When people ask me if Hanoi or Ho Chi Minh is a better city to visit I usually tell people that Hanoi is a better city for tourists, and that HCMC is a better city to live in. My home city of Melbourne constantly ranked as the world’s most liveable city, though most people would put visiting Sydney on the top of their Australia list (of course I still tell people to visit Melbourne first).
For me, Saigon is a great place to live and work in.
Most of the time, my currently awesome friends from back home in Vancouver are the ones who put me in touch with them.
It’s almost like blind dating – I’ll ask friends if they know anyone in a particular place, and they’ll often introduce me to others who welcome me with open arms to wherever they may be living (as a local, an expat, or just a temporary nomad, like me).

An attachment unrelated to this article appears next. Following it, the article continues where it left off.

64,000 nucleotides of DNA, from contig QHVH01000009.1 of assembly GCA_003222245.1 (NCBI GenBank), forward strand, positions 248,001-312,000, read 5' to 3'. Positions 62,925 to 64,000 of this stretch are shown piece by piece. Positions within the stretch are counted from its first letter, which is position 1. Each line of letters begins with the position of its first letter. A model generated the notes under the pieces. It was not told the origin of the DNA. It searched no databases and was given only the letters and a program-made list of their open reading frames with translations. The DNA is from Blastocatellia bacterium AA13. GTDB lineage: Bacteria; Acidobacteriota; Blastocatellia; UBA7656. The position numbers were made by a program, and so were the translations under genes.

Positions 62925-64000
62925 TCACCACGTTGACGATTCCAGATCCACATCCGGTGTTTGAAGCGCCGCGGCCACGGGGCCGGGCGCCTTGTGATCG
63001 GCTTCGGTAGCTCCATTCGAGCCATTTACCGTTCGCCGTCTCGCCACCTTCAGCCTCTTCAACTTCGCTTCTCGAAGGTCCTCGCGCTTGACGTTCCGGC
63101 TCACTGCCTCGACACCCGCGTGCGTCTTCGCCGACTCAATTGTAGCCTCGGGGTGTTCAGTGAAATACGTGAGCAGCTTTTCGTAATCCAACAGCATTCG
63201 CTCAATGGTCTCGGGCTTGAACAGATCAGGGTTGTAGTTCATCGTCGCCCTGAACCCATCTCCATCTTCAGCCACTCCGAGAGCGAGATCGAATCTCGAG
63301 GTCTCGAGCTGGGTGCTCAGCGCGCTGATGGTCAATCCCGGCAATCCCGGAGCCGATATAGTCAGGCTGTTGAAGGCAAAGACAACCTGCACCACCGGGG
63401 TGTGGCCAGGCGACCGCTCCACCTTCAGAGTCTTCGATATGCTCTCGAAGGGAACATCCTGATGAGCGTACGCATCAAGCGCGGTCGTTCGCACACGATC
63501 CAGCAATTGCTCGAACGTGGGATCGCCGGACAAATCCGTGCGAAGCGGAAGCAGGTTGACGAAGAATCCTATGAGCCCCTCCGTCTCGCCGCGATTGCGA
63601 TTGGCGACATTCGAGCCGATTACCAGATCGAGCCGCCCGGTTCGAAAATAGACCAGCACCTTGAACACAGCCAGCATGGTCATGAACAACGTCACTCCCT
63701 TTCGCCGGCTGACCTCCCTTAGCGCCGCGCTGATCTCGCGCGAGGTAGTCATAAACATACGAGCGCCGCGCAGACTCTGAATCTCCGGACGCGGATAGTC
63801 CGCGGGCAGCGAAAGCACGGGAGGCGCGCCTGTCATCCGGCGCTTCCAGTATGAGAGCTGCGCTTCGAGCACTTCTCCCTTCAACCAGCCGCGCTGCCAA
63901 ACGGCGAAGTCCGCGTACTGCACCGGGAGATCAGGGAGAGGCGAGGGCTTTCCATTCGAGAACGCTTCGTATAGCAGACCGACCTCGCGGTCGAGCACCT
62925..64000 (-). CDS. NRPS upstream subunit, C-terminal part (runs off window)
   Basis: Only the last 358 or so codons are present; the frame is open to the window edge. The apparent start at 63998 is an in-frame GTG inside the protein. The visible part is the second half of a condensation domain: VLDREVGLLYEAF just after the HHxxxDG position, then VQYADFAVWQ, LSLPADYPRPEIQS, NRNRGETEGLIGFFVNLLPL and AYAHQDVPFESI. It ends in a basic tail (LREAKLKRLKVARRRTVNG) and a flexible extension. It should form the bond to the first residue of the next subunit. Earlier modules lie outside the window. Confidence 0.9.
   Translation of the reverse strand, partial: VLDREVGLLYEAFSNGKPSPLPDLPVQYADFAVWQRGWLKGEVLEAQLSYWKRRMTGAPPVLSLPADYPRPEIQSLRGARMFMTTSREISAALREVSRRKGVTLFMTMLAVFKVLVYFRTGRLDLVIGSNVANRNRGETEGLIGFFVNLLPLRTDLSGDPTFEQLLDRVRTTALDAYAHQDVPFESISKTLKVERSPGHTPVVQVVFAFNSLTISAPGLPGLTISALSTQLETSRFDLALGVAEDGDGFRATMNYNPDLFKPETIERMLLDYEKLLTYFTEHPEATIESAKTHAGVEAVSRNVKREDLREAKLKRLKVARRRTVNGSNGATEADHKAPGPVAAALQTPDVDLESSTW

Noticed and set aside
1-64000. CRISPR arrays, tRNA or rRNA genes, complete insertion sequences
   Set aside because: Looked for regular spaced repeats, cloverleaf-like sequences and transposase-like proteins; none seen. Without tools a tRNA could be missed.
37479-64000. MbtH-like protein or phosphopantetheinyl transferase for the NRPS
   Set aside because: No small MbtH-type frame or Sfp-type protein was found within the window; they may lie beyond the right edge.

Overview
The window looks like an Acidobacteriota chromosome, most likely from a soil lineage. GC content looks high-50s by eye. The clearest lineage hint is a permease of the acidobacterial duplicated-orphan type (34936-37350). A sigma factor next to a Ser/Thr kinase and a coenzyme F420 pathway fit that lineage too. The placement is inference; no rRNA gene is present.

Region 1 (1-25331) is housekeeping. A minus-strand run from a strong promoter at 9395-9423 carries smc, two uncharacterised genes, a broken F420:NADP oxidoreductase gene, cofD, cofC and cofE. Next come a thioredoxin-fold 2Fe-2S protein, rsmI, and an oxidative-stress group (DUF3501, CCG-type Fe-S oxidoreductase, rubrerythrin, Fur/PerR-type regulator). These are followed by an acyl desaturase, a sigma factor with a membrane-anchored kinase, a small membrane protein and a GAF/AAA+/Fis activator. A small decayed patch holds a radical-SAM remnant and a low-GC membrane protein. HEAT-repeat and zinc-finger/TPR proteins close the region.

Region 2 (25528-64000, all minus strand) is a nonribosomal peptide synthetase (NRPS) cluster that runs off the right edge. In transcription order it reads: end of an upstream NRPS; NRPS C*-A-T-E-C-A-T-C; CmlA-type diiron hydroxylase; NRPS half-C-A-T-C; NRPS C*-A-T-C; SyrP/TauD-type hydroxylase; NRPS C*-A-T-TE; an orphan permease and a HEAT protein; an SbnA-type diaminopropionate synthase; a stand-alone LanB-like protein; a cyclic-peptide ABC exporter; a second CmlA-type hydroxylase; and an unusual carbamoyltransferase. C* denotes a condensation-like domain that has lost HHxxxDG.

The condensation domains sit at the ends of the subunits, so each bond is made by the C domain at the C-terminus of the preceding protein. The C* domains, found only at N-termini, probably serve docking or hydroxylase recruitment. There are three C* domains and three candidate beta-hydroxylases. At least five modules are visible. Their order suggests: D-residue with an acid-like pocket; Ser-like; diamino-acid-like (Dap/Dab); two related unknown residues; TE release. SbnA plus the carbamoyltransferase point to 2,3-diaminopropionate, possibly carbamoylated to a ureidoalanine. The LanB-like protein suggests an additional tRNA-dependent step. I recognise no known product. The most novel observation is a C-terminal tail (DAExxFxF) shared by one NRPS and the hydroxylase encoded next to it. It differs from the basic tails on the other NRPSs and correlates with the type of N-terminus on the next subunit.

I’ve been coming to and from Saigon for over two years now.
It has become so familiar to me that I haven’t thought to do a big write up.
This is one of those iconic gigs that most people only ever dream of attending, but I was determined to make it happen. I’ve been working there since I arrived in Vietnam, and also spent a couple of years in its sister Language Center before quitting that to focus on full-time career teaching.As I was saying in an earlier post, I’ve been trying to get to Vietnam for several years now as I’ve already covered most of Southeast Asia, but I kept getting caught up in other places for longer than expected.This year, I knew it was absolutely the time when it needed to happen.There are a number of streets in Chiang Mai which could be called "massage districts" due to almost every shop being a massage shop - 100 baht for 30 minutes, 200 baht for an hour. The city as a whole shuts down early, including the Old City.It's the complete opposite of Bangkok's Khaosan Road. Chiang Mai's cafes are clustered in the Nimmanhemin / Nimmanheminda neighborhood outside of the Old City.